others are woried about characterise writing by foreigners on Nepal? There
are certainly some examples of this but you would have a hard job
discerning a general `foreign and inauthentic' line to contrast with an
`authentic and local' one. Outsiders writing on Nepal disagree with one another on many points, those disagreements frequently mirroring ones amongst Nepalis themselves. In addition, problems of representation can occur for Nepali writers as they do for foreigners - whether an American or an American-educated Nepali writes about life in a remote part of the western hills you most likely still have a case of someone analysing a world that is very different their own daily experience.
Overall, I can see why a Nepali scholar would naturally want to have a
louder voice in the international arena but I am puzzled by the depth of
indignation that some people are expressing. It would be more
understandable directed aginst a World Bank consultant writing his report
on the basis of one brief visit to Nepal but seems odd when directed
against foreign academics who spend many years studying and writing about
If anyone in Nepal thinks that a particular work by a foreign scholar has
got something wrong then, obviously, they have the right to say so and TND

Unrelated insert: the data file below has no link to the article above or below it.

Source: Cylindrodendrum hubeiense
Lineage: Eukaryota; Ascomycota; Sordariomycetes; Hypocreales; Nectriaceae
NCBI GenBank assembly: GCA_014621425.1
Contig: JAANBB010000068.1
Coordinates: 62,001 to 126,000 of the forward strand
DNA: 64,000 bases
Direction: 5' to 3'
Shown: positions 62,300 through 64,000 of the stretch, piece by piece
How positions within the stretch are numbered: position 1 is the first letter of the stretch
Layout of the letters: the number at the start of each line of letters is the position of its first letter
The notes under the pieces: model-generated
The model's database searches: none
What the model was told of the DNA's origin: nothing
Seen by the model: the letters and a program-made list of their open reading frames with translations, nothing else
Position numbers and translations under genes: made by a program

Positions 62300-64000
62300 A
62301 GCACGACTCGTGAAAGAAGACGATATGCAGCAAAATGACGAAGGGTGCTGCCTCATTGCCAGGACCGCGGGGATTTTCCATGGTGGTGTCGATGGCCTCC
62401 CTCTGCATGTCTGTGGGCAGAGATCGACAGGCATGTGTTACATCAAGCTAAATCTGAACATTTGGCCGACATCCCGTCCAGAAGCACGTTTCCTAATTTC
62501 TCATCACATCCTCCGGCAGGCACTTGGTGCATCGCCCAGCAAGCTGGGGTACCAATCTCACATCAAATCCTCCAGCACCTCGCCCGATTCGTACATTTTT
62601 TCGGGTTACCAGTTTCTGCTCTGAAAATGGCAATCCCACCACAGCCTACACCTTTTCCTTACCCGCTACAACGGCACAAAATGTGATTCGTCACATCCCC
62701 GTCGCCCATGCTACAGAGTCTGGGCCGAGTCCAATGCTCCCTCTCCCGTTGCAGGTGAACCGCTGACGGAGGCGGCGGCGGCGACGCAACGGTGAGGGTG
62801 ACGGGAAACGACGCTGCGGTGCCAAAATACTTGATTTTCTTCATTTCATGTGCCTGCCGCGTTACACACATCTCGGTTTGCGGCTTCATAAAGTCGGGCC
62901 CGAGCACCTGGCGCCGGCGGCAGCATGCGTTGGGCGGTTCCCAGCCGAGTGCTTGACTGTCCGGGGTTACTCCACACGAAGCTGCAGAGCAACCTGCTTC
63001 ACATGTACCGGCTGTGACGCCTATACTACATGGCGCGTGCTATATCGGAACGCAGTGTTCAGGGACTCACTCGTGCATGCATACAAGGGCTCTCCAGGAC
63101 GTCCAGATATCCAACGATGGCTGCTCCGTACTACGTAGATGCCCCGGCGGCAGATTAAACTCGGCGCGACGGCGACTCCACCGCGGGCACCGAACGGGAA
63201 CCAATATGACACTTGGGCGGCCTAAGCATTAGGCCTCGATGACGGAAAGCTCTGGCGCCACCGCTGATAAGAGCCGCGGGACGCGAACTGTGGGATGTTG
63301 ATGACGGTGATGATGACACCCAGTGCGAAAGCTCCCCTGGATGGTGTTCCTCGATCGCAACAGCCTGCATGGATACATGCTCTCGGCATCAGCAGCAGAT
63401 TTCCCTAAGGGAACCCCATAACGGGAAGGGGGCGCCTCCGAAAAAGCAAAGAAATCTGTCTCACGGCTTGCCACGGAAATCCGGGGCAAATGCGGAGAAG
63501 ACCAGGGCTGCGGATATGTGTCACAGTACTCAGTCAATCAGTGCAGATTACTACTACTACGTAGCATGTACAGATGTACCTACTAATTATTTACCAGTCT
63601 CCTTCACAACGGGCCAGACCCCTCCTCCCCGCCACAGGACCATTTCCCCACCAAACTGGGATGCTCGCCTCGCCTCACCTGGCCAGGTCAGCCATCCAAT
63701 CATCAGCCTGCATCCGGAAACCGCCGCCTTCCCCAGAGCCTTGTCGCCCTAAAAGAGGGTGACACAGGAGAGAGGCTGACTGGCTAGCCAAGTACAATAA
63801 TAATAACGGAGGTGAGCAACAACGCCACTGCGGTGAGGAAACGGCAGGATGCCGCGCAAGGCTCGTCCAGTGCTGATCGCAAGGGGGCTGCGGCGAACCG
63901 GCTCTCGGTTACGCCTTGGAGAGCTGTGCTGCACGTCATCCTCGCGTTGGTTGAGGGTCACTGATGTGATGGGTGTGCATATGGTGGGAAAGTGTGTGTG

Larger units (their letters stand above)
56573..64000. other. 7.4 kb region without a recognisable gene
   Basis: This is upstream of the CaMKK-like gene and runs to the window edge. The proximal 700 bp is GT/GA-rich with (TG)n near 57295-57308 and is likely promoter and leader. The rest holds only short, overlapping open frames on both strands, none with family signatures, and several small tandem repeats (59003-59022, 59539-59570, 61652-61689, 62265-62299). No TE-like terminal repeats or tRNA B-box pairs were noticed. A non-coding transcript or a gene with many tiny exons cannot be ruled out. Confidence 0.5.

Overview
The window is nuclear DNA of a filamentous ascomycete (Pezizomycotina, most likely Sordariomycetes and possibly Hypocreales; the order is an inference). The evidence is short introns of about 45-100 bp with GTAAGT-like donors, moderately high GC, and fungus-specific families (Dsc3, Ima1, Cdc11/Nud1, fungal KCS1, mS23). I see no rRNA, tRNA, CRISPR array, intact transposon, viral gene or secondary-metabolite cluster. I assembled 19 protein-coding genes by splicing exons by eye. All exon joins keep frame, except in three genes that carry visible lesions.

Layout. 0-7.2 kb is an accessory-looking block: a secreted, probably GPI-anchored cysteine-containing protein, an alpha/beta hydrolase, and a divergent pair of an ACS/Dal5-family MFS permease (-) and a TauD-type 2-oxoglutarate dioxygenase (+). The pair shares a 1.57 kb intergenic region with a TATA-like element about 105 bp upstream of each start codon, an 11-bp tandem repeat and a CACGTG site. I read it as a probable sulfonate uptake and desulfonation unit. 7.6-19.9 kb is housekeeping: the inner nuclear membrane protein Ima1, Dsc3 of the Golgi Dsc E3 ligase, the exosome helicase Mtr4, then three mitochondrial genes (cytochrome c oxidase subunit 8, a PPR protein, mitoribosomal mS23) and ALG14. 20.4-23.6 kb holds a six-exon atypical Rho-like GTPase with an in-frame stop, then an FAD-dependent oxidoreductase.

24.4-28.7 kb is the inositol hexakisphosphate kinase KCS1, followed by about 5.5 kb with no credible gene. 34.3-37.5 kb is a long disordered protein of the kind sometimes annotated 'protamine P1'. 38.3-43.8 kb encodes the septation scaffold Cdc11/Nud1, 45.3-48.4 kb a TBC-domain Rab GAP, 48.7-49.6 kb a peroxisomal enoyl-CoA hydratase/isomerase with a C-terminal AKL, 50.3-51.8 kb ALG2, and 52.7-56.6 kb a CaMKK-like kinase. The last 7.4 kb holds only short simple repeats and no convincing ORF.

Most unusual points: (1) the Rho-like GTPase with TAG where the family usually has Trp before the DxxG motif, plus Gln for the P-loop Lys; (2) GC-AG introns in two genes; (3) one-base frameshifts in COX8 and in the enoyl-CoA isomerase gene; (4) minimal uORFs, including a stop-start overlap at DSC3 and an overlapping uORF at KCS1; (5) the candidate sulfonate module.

is a marvellously convenient forum for doing that. It is equally obvious
that Khagendra Sangraula's views on Michael Hutt's translations of Nepali
literature should get a careful hearing because he is himself a
distinguished writer of Nepali, and also that Saroj Shital, as a Nepali
doctor, is in an especially good position to review Vincanne Adams'
Doctors for Democracy. However, anybody reviewing someone else's work,
and anyone responding to criticism, surely ought to consider the other
person's views carefully and throughly and to show respect for the person
even if they thoroughly reject the views. On that criterion, it seemed to
me that what Shital wrote, though quite critical, was fair comment and so
also was Vincanne Adams' reply: it is perfectly normal for a reviewer to